It was founded in 1832.
The name of this parish deservedly perpetuates that of an ancient Catholic family, who gave a martyr to the Church. Osbaldeston Hall, the seat of the family, stands in ruins, and the family is scattered, but the church is still a centre round which are gathered some of the old families of the district.
The present mission is an offshoot from Samlesbury, and was founded in 1834 by the Rev. F. Curtis. Mass was said occasionally in an old farm-house, which served as school and chapel. In 1836, that great benefactor of Catholic parishes, Captain Heatley of Brindle Lodge, bought a farm of 49 acres as endowment and a piece of land of 3 acres for the church, presbytery and graveyard. With the donations of the generous Founder and with help from the voluntary labours of some of the men, a beautiful church and house were built in a solid and simple style well suited to the countryside. The church was opened on October 25, 1838.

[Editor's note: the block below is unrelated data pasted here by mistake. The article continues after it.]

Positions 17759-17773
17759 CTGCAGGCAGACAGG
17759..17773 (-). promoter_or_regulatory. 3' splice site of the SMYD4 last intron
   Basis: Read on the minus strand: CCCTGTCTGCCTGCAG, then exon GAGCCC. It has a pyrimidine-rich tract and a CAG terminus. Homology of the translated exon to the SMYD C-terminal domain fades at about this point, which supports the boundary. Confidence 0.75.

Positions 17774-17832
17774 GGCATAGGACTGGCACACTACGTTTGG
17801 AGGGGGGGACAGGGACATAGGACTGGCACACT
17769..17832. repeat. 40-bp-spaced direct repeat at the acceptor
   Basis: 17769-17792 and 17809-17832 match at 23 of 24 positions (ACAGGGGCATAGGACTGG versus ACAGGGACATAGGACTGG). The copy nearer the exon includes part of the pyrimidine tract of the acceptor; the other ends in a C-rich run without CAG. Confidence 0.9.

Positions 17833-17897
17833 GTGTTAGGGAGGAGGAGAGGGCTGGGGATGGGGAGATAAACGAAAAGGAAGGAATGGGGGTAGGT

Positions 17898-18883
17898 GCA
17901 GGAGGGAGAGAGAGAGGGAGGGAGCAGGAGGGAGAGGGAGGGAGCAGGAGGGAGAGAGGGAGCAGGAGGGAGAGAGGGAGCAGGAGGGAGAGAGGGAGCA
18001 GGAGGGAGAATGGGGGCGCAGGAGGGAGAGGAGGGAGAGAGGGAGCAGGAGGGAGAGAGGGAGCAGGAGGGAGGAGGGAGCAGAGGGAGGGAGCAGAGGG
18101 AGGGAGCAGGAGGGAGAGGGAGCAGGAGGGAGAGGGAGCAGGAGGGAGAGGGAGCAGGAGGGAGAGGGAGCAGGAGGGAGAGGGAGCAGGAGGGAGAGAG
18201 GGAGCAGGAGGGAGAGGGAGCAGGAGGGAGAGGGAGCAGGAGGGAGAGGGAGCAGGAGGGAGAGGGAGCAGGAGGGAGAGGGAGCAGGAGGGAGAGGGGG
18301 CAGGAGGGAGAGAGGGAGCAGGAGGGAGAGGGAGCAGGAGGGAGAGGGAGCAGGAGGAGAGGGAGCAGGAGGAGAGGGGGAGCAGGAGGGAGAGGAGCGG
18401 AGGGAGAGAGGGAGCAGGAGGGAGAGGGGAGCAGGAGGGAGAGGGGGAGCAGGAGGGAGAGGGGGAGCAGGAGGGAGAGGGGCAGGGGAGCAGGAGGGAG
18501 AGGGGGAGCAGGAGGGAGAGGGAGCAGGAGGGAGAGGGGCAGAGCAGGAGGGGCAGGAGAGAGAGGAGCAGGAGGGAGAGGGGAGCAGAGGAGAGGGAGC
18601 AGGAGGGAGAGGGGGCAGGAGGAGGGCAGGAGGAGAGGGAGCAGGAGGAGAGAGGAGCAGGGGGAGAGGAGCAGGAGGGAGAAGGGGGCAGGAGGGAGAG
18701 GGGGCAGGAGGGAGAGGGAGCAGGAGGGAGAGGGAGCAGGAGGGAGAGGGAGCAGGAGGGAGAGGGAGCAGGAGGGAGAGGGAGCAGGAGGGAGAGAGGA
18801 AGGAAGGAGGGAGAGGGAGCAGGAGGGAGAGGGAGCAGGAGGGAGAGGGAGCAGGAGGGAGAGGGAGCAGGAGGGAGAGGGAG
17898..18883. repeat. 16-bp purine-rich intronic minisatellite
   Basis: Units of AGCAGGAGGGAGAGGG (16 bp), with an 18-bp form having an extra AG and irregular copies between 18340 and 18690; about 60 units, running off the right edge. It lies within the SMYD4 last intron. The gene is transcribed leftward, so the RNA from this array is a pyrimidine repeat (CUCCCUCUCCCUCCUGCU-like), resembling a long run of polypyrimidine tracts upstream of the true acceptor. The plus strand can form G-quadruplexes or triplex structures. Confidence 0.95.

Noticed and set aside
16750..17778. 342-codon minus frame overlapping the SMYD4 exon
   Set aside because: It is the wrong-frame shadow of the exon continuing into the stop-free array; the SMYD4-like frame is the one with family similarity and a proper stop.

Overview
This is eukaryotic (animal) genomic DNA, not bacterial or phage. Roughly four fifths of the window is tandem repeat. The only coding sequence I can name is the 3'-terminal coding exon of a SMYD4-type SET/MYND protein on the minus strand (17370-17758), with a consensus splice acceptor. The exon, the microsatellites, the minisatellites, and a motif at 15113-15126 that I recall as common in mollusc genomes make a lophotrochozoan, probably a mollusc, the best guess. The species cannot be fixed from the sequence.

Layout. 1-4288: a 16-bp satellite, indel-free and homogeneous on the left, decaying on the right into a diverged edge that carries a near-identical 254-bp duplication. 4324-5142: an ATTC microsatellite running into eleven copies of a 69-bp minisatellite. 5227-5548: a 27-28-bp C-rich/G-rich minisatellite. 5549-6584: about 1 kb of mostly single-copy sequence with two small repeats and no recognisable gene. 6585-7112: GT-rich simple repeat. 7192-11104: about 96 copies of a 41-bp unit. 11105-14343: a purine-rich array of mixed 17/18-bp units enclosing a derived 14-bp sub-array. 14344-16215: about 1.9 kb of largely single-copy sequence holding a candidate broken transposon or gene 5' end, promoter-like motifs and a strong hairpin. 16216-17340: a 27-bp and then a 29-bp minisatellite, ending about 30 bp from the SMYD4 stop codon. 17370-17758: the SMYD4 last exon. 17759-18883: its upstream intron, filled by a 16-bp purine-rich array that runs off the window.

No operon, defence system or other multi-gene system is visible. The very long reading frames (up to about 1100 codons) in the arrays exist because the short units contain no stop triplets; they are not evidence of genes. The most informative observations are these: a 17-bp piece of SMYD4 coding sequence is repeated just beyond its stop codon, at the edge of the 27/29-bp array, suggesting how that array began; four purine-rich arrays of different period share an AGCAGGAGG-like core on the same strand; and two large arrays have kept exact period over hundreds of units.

The first resident priest was the Rev. Dr. Corless, who endured some petty attacks and annoyances from bigoted neighbours. Fr. Irving (1837 to 1857) did good work by building a school; he also added a choir-gallery and organ to the church and embellished the sanctuary and altar.
For the purposes of record, the following are some of the priests who have served the mission: Fr. T. Smith, 1857; Fr. E. Tunstall, 1879; Fr. Laurence Johnson 1894; John Canon Boulaye, 1897; Fr. Michael Cahill, 1902; Fr. Jas. Manning, 1904; Fr.J. Aukes, 1906; Fr. John Murtagh, 1909; Fr. Joseph Hayes, 1910. In more recent years the parish priests have been: Fr. Wm. Drake, Fr. Wm. Brown, Fr. Keegan, Fr. Charles Hope, Fr. John Feeney.
Taken from "Salford Diocese and its Catholic past", a survey by Charles A. Bolton, a Priest of the above Diocese. Published 1950 on the First Centenary for the Diocese of Salford.